Fit, Happy and Productive: How Wearables Are Radically Transforming the Workplace

Around the world, people use apps like Runtastic, Fitbit and Strava to keep track of their fitness -- even at the office -- measure their progress toward goals and show off on social media. We all know about that last one, right? Similar apps are also conquering the office, radically transforming the way we work.

According to market intelligence firm Tractica, more than 75 million wearable devices will be deployed in enterprise and industrial environments between 2014 and 2020, good for a market share of about $6 billion, up 3,000 percent from today.

Companies who already use enterprise wearables demonstrate that they can boost workers’ safety, productivity, collaboration and creativity. The possibilities are staggering, as these pioneers are already proving. Here’s how wearables will change the workplace.

Related: Wearable Technology: A Powerful HR Tool

They will increase collaboration.

Tokyo-based engineering and electronics company Hitachi decided to use a proprietary wearable in order to better measure and manage employee interaction. Hitachi developed the Hitachi Business Microscope, a card-shaped device that employees wear on a lanyard around their neck. The device contains a microphone, an accelerometer, infrared sensors and other data-collection devices. It tracks where workers are, who they talk to, how far away they stand from the colleagues they’re talking to, how often they make hand gestures, how frequently they nod and how the energy level in their voice changes.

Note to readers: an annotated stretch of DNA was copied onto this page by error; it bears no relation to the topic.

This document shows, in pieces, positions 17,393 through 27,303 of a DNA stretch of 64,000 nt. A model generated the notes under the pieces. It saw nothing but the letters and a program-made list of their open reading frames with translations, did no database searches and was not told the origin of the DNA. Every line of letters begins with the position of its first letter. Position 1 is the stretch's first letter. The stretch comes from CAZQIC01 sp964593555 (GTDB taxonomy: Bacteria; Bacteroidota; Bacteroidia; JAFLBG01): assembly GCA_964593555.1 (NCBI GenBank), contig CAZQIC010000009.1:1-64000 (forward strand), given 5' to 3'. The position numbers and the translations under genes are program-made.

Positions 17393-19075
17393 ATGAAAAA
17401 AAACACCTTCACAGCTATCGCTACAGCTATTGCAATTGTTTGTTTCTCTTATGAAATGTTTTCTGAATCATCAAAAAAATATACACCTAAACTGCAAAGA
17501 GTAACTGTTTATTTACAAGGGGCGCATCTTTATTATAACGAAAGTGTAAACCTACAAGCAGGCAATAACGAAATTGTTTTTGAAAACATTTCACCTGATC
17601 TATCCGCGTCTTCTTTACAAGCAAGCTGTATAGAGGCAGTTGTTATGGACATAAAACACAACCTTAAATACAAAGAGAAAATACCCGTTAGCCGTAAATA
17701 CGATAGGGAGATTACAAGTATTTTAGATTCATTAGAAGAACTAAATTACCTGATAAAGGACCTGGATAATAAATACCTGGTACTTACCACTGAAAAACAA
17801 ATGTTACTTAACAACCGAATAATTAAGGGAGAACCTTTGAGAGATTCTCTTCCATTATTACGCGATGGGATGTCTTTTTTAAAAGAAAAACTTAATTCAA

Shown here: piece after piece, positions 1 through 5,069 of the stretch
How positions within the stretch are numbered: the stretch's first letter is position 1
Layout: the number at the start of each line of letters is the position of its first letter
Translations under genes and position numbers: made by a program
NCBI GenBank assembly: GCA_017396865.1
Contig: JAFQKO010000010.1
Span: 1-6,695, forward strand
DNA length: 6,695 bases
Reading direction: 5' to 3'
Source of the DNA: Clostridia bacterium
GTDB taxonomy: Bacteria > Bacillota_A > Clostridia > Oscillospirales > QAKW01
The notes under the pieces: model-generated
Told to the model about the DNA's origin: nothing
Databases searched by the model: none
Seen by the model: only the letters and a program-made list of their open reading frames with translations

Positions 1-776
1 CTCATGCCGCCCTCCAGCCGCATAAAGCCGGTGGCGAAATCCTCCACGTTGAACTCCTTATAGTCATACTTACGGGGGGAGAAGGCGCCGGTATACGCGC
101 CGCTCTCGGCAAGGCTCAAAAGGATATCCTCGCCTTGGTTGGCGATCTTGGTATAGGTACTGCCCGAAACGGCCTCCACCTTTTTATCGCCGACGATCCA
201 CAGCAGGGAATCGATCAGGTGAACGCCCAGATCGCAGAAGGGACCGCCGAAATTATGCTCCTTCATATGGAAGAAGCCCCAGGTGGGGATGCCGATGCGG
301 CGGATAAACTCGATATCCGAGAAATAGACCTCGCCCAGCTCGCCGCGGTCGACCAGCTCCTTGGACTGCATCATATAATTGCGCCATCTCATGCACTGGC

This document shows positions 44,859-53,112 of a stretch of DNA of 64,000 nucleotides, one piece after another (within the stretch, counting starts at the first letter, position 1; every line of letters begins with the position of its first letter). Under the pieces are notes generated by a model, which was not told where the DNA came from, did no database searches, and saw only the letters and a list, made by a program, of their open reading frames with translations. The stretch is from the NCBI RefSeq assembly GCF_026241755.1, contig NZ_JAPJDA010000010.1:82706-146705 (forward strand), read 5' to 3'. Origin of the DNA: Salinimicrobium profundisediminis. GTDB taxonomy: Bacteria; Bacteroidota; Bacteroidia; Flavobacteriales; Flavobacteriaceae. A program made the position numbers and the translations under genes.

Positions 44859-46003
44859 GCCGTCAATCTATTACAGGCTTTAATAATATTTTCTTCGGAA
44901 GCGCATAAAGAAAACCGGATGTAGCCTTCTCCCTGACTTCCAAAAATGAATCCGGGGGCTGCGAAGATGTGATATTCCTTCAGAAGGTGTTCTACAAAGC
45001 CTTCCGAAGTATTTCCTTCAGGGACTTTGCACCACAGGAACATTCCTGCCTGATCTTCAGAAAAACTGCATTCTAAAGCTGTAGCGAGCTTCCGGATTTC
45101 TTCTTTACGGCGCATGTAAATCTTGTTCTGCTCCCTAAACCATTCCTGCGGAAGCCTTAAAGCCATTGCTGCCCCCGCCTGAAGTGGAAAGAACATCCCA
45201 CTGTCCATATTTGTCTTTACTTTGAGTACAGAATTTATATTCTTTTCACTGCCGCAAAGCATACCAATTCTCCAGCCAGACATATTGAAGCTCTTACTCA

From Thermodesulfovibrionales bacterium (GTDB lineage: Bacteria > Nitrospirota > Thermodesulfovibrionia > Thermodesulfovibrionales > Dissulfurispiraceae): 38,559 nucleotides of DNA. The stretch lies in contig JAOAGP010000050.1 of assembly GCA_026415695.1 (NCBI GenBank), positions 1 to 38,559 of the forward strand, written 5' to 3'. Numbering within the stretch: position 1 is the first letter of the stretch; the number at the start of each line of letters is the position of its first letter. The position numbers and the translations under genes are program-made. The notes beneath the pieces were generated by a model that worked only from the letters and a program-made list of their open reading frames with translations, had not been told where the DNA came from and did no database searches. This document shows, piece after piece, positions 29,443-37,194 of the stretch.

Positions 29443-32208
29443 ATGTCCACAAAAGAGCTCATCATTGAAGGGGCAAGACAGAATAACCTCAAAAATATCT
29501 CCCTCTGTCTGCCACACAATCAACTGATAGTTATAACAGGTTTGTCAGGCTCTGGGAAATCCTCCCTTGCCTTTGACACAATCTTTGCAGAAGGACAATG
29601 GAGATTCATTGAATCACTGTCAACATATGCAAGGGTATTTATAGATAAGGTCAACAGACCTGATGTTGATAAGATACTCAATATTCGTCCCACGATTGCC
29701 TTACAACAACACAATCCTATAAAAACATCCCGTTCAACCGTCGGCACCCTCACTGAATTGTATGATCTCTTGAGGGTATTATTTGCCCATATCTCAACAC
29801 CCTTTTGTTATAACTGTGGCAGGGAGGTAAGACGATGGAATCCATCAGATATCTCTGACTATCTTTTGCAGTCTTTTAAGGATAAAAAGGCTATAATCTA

With this feedback, workers can see how their communication habits and energy levels change depending on whom they’re meeting and where the interaction takes place. An LCD screen shows real-time stats for personal feedback and benchmarking, and suggests strategies for improving collaboration.

This technology has the potential to kill long meetings and boring presentations. In meetings where everybody wears badges, it becomes clear right away when speakers are annoying other participants. When they learn they are boring everyone senseless, they can stop talking, to save everyone’s precious time and sanity. Although, this kind of use might just have the opposite effect and create more tensions than collaborations.

They will make us happier.

Hitachi also developed a wearable sensor to measure employee happiness. It records when an employee is sitting, standing, typing or walking around. According to Hitachi, there is a link between a person’s physical movements and their sense of happiness.

All these data allows Hitachi to calculate the happiness of the workforce. The idea is to help employers find ways to increase the happiness of their employees to help boost productivity.

They will make us more fit.